Mozambique - Agriculture
In 1998, the agricultural sector engaged approximately 81 percent of the Mozambican labor force and contributed 34 percent of GDP. Mozambique's major agricultural products include cotton, cashew nuts, sugarcane, tea, cassava, corn, rice, tropical fruits, beef, and poultry. Agricultural exports include prawns, which are a type of shellfish similar to large shrimp, cashews, cotton, sugar, copra (a coconut product), citrus, coconuts, and timber.
As part of FRELIMO's socialist legacy, all land is owned by the state. The latter, in turn, leases parcels of land to individuals and companies for up to 50 years, with an option to renew. The system is designed to protect the small family farm sector, which provides employment for 90 percent of the agricultural population. According to the IMF Country Report Number 01/25, 98.9 percent of the rural poor in Mozambique own land, with an average of 2.5 hectares per household. Many small holder farmers can only produce enough for subsistence (survival) purposes, while others are able to produce a surplus to sell on the market. Land tenure is a highly politicized issue and it is unlikely that FRELIMO will privatize land ownership any time soon. Estate production is confined mostly to the sugar sector, though there are some large agro firms maintaining commercial operations of cotton, copra, citrus, and maize production.
Though the vast majority of Mozambicans work in the production of cash crops, prawns from the fishing industry have become the country's single most important export (1998 est.). According to the U.S. Department of State FY 2000 Country Commercial Guide , prawns, which comprise 40 percent of all export revenue, have contributed an average of $70 million per year to the economy over the past several years. Commercial fisheries involved in catching and exporting prawns usually boast large-scale operations, many of which are foreign-owned. A small amount of local unlicensed fishers also engages in selling prawns, though the government is seeking to crackdown on such illegal operations.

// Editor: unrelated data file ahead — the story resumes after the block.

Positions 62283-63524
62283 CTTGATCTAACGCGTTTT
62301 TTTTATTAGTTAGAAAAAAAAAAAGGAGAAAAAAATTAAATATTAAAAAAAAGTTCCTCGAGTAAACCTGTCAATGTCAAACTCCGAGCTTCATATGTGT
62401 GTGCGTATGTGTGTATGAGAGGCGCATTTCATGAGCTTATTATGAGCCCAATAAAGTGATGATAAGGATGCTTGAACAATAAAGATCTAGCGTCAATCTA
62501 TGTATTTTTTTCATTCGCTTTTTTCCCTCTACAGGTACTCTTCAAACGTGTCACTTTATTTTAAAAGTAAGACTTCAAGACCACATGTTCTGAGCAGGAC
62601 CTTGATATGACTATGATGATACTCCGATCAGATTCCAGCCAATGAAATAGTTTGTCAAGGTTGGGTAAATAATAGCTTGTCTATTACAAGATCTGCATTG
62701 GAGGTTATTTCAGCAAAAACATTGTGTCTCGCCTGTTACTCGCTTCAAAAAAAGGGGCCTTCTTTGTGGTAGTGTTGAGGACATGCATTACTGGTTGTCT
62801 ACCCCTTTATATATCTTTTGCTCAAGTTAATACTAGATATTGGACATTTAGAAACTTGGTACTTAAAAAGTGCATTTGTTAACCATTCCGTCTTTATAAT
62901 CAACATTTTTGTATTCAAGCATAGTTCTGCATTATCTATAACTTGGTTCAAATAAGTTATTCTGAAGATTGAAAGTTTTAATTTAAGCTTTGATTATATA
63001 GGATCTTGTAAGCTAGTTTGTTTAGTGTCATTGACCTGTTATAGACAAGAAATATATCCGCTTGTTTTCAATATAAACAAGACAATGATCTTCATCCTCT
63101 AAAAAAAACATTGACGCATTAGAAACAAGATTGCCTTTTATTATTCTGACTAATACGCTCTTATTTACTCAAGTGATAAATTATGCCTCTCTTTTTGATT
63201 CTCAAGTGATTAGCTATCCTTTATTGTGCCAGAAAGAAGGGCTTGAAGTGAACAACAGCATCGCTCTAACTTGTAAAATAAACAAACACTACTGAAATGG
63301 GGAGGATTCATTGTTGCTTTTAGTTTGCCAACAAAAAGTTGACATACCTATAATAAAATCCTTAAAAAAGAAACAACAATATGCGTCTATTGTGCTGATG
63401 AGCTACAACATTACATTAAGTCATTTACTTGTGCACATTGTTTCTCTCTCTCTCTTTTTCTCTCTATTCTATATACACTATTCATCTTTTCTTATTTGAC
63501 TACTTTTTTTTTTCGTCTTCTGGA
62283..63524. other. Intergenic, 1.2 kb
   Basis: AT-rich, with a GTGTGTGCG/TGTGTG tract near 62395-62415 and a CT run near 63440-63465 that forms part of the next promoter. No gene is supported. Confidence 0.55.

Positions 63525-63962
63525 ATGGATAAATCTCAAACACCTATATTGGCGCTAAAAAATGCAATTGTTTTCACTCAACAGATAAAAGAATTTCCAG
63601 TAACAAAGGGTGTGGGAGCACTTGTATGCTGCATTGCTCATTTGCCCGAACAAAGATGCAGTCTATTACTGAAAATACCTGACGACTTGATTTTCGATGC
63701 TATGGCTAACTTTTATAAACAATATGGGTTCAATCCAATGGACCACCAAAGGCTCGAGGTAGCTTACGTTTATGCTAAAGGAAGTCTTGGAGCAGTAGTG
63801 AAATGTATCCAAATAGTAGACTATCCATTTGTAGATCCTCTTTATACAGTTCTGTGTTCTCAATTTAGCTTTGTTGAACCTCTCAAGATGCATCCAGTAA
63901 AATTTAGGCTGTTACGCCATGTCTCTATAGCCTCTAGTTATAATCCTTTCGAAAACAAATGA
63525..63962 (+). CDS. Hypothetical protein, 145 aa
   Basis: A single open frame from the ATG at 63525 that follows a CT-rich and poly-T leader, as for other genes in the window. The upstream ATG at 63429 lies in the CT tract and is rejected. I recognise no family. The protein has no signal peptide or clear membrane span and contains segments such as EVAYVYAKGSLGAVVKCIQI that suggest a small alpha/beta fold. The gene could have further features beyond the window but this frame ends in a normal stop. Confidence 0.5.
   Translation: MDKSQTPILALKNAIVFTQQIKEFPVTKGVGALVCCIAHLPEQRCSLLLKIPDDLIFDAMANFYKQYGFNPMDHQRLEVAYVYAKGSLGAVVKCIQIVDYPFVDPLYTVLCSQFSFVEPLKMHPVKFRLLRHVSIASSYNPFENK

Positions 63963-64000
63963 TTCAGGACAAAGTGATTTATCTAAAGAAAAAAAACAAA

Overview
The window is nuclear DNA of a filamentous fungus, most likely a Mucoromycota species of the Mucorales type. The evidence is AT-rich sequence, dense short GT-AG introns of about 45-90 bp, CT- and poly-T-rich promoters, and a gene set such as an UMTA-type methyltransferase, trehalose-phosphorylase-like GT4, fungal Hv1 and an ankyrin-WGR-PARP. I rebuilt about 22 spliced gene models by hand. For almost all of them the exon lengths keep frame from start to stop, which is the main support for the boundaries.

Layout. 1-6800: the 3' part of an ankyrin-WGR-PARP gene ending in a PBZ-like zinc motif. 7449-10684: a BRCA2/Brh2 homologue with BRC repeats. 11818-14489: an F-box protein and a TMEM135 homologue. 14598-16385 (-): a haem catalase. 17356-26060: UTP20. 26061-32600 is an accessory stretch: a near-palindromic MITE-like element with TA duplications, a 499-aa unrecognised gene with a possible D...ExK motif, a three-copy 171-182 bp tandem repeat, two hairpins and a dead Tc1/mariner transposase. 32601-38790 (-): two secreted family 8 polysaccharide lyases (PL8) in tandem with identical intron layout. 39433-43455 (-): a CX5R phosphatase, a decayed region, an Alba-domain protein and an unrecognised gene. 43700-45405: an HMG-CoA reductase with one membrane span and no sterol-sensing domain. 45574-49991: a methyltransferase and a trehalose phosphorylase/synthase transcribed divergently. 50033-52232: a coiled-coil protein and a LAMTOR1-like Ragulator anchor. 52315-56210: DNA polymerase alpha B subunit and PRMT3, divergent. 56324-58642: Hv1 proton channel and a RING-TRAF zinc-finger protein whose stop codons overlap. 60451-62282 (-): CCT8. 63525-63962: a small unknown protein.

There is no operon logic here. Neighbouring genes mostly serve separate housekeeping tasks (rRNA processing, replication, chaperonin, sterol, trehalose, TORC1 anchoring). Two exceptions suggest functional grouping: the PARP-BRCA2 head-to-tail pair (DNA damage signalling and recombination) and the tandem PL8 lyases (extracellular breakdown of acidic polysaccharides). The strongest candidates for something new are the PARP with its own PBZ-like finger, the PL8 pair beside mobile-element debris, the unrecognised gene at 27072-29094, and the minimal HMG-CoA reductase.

Until very recently, cashews were Mozambique's most important agricultural export. Indeed, throughout the colonial period, Mozambique was the world's leading cashew producer. Although cashews continue to play an essential role in the economy, with exports increasing, for example, from 33.4 thousand tons in 1994 to 58.7 thousand tons in 1998, the cashew sector has suffered severely from declining prices on the international market. International prices for agricultural products are determined by world supply and demand in a given year, factors over which Mozambican farmers have no control. In January 2001, international prices for cashews plummeted to US$2/lb., their lowest level in over a decade.
Cotton-producing farmers have also been seriously affected by declining international prices in recent years. Cotton, which is currently Mozambique's third most important agricultural export, reached a post-war peak production of 117,000 tons in the 1998 crop season. One of the major factors promoting increased cotton production was the advent of the out-grower scheme, in which large agro-industries provided small farmers with advice and productive inputs and bought their crops. According to the Economist Intelligence Unit's April 2001 Country Report , a sharp fall in international prices in 1999 led to a 52 percent decline in cotton production as many small holder producers exited the market. On the positive side, production in 2001 is estimated to rebound significantly to 80,000 tons or more, though there is no telling how stable production will remain, given the inherent instability of international agricultural pricing.
International pricing is not the only factor that affects the stability of the agricultural sector. Weather conditions are a second, albeit just as important, element determining productive output. In 2000, for example, production of corn—Mozambique's most important crop produced for domestic consumption—fell to 1,019,000 tons from 1,246,000 tons the year before. The productive decline related largely to devastating floods, which lasted from January to March. Conversely, debilitating droughts also frequently afflict the country, and 2 crippling droughts in the post-war period alone led to severe declines in agricultural production. Such weather imbalances lead to oscillating (fluctuating) patterns of production, which, in addition to destabilizing export revenue, severely restrict the country's ability to gain self-sufficiency in food production. Further exacerbating the problem, only 4 percent of all land in Mozambique is arable. As a result of these problems, the country must import large amounts of rice and wheat every year.